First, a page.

Aug 4, 2013 Comments Off Chuck Biscuits
Excerpted from WSJ Business – Apple Inc.’s AAPL +1.28% e-book problem is spilling over into its other media businesses.
After winning last month an e-books antitrust suit against Apple, the Justice Department on Friday asked a federal judge to limit Apple’s influence in the publishing market and give the government oversight of the iTunes Store and App Store.The government proposals, if accepted, could give music, television-show and content owners more leverage in negotiations with a company that has been an aggressive bargainer in opening up traditional media to digital distribution.
Apple is currently negotiating with owners of video programming about potential new devices and services for the living room. After negotiating with record labels, it recently announced a new music streaming service, iTunes Radio.
The government seeks to prohibit Apple from reaching agreements with media companies that increase the prices at which Apple’s rivals sell e-books, music, TV shows or movies.Apple objected strongly to the proposals, calling them a “draconian and punitive intrusion into Apple’s business, wildly out of proportion to any adjudicated wrongdoing or potential harm,” in a court filing Friday.
Last month, U.S. District Judge Denise Cote in Manhattan found that Apple had colluded with five major U.S. publishers to drive up the prices of e-books. The remedies proposed Friday underscore the risks Apple took when it gambled with a trial after the publishers settled similar civil allegations. The company has said it plans to appeal.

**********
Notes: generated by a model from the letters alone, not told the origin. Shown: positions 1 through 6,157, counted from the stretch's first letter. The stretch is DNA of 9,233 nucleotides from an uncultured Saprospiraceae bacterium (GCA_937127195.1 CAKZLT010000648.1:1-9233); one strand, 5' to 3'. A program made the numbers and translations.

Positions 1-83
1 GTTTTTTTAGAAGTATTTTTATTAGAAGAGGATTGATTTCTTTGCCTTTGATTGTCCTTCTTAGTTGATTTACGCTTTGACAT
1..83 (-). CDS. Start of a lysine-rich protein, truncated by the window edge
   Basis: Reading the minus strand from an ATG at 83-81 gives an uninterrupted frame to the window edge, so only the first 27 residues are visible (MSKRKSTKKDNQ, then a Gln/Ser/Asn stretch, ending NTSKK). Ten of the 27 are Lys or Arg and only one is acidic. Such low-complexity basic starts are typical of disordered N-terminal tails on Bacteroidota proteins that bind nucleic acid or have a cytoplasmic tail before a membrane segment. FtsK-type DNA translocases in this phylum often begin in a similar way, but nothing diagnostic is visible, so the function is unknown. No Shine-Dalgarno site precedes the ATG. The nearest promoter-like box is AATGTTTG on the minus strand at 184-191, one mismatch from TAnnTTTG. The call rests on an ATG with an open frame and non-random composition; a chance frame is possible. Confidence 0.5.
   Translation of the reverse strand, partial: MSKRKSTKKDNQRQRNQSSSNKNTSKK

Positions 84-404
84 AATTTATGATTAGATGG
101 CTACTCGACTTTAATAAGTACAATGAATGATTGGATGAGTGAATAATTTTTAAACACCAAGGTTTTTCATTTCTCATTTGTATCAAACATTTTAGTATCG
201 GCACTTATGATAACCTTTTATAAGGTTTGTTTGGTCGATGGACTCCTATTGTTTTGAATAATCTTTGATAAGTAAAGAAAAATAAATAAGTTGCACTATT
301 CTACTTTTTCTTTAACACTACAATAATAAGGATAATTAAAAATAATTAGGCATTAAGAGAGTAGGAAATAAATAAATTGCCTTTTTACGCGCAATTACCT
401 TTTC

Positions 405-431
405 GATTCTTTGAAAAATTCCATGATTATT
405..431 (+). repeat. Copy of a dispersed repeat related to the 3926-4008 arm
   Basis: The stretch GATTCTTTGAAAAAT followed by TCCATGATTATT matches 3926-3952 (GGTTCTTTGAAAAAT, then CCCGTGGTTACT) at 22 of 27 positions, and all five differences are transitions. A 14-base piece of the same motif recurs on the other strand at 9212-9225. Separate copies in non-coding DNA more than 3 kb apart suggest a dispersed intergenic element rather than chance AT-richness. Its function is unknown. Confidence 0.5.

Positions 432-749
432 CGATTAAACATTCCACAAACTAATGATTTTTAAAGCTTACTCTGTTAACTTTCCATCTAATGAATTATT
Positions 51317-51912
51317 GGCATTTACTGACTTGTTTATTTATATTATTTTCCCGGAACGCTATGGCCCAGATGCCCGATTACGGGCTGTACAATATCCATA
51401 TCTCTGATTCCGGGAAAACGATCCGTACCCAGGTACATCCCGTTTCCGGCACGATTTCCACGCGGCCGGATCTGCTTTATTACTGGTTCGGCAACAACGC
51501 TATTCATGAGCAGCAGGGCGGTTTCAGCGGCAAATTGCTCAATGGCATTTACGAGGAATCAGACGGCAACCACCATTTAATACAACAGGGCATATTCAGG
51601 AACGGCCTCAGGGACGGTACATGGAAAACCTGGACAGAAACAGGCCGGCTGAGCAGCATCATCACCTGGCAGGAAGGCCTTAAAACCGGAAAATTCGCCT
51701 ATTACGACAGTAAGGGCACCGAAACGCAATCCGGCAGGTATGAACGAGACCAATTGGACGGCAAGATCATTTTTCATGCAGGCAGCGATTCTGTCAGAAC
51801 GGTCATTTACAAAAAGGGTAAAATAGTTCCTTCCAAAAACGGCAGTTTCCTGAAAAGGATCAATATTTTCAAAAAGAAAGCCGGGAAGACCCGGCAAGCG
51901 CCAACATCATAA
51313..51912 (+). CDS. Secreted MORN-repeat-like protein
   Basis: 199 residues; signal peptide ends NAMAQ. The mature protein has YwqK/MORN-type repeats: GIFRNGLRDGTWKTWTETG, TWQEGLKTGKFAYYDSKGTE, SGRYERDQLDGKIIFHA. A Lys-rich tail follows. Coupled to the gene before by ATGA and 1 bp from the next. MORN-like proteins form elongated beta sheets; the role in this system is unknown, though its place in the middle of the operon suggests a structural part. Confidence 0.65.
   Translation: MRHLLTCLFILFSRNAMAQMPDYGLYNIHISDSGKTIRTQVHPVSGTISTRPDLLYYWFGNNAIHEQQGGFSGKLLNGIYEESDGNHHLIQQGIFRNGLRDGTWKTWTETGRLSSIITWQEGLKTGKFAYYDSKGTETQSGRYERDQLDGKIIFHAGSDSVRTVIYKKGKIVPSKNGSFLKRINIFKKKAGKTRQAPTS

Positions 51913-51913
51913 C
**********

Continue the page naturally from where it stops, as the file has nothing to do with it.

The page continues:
The trial earlier this summer revolved around the steps Apple took to gain a foothold in e-books when it created what it called iBookstore. Apple still makes the bulk of its revenue from products such as the iPad and iPhone, but the iTunes Store, which houses the iBookstore and App Store, is a strategically important area that accounts for about 10% of the company’s revenue.
The Justice Department is seeking a five-year prohibition on new e-book distribution contracts that would restrain Apple from competing on price.
Rival e-book sellers also would be allowed for a two-year period to sell books to Apple users via e-books apps that are distributed through Apple’s App Store, by providing a link to their websites within their apps. Apple normally charges a 30% fee for content purchased within an app, something e-book makers have avoided by simply not selling books within their apps.
The Justice Department also proposed a court-appointed monitor of Apple’s compliance with its proposed final judgement, which would be in effect for ten years.
“Under the department’s proposed order, Apple’s illegal conduct will cease and Apple and its senior executives will be prevented from conspiring to thwart competition in the future,” said Bill Baer, assistant attorney general in charge of the Department of Justice’s Antitrust Division.
In its response, Apple accused the Justice Department of overreaching in a variety of ways—including by attempting to change how it makes deals with all e-books publishers, not just the ones who were defendants in the price-fixing case.
Apple also said the Justice Department proposal would effectively change the rules for its App Store, which Apple said wasn’t a focus of a case that centered on its iBookstore.
It complained the agency wants to “regulate every one of Apple’s content offerings,” adding that there is no evidence to support “bridling any content businesses other than the iBookstore.”
The company also called the recommendation of a court-appointed monitor to review its business as “wholly unjustified by law or fact.”
Apple argued the proposals would give advantages to longtime e-book rival Amazon.com Inc. AMZN -0.45% Allowing Amazon consumers to purchase books from within apps on Apple devices without paying a commission would improperly “protect” the online retailer, promoting “a competitive imbalance and serve to entrench Amazon’s dominant position.” Keep Reading